As other advanced countries, euro area member states should be able to issue safe public bonds at an interest rate controlled by the central bank, and their public debt should be guaranteed by the ECB. Member states should be allowed to run a government balance consistent with their macroeconomic needs. A member state should be requested to amend its fiscal policy only if there is evidence that this policy has negative spillovers for the other member states. The mutual guarantee of public debts should be complete for member states agreeing to take part in an open coordination process (without prior rules); this coordination can be done through a negotiation. Member states should present a policy strategy to meet the inflation objective (at least to remain within a certain margin around the common inflation objective, which should be increased in times when a recovery is needed). The strategy should also meet a wage growth target: In the medium term, wages should grow in line with labour productivity, and in the short term, adjustment processes should be implemented in member states where wage growth has been too or not sufficiently rapid. Rises or cuts in social contributions (and value added tax as a counterpart) could be used to facilitate the adjustment process but should be coordinated. Member states should present and negotiate their current account targets, and countries initially running large current account surpluses should agree to lower them or to finance projects, preferably industrial projects in deficit countries. The coordination process would allow for autonomous but compatible fiscal policies.

The Treaty should keep a mechanism in the event where negotiations would not lead to an agreement, for instance in a situation where a member state would run an unsustainable fiscal policy. In this case, following the European Council’s decision based on reports from the Commission and the ECB, the newly issued debt of a member state’s government outside the agreement would not be guaranteed anymore, but this case should never occur. Besides, the ECB should keep interest rates below growth rates in order to reduce the weight of public borrowing, knowing that member states should implement restrictive policies in the case of excessive demand. In order to prevent the rise of financial bubbles, the ECB should give banks strong incentives to avoid speculative activities and to finance productive activities.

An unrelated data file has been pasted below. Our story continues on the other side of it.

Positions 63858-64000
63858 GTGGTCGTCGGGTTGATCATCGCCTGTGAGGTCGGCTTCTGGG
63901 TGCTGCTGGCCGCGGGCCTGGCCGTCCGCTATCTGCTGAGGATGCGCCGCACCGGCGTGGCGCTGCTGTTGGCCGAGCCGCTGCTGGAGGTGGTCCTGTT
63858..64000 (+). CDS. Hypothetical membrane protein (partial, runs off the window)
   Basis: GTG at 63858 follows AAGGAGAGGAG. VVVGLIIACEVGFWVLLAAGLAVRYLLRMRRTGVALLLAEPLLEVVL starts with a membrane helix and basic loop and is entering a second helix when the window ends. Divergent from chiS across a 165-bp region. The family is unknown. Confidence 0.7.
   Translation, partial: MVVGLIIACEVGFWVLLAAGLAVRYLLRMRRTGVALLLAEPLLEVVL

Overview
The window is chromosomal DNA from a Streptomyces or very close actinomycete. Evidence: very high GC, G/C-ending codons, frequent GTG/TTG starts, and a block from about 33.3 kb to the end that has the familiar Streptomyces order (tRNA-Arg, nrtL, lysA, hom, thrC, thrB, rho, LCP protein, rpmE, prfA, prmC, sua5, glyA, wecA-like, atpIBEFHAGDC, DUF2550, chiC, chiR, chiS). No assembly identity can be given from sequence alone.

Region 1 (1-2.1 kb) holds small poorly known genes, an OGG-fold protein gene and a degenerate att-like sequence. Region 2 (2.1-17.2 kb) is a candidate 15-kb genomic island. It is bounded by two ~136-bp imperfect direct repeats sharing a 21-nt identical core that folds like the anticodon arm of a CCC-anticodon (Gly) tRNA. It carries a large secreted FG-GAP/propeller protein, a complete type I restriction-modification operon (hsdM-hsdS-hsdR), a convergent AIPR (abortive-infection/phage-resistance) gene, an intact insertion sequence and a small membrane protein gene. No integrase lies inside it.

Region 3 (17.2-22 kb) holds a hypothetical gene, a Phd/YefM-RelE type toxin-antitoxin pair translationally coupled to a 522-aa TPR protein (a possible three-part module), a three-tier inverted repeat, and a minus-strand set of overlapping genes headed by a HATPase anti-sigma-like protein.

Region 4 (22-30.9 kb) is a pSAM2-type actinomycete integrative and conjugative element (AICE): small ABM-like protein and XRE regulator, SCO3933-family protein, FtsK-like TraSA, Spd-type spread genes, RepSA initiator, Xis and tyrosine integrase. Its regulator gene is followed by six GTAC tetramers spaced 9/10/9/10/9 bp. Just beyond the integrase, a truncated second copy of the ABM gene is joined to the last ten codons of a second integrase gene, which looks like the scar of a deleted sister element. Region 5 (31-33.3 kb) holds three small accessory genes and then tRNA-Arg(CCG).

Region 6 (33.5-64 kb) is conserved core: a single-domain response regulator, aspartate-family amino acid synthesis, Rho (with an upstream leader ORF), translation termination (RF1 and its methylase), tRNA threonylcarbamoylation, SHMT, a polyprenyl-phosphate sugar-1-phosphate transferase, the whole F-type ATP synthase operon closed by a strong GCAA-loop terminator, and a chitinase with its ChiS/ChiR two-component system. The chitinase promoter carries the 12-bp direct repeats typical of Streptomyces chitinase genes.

Institutional views

The Commission asked for the advice of the EFB (2020, 2021). The EFB proposes a ceiling for net public expenditure growth below potential growth so that the debt ratio would converge towards 60% at a pace negotiated between the member state, its IFI, the EFB and the Commission. The 3% limit for public deficit would remain to signal the continuity of the rules. Growth-friendly investments (especially those co-financed by the EU) would be removed from the public expenditure rule but, in the medium term, they would weigh on other spending through their impact on the debt. The emphasis is not on the expenditure required for environmental transition. Member states that do not comply with the rule would lose access to aid from the EU budget. States with debts below 60% of GDP would be encouraged to develop growth-friendly investments (hoping for stimulus effects across the EU). The EFB proposes increasing the EU fiscal capacity and enhancing the IFIs’ role on public finance surveillance in each member state, which raises democratic issues: How will their members be appointed knowing that there are different schools of thought among economists? Will IFIs, as in the past, need only to check that member states’ fiscal policies comply with European rules? Will they have to assess the opportunity to deviate when these rules do not meet the needs of the member states, both for cyclical stabilisation and for structural policy reasons?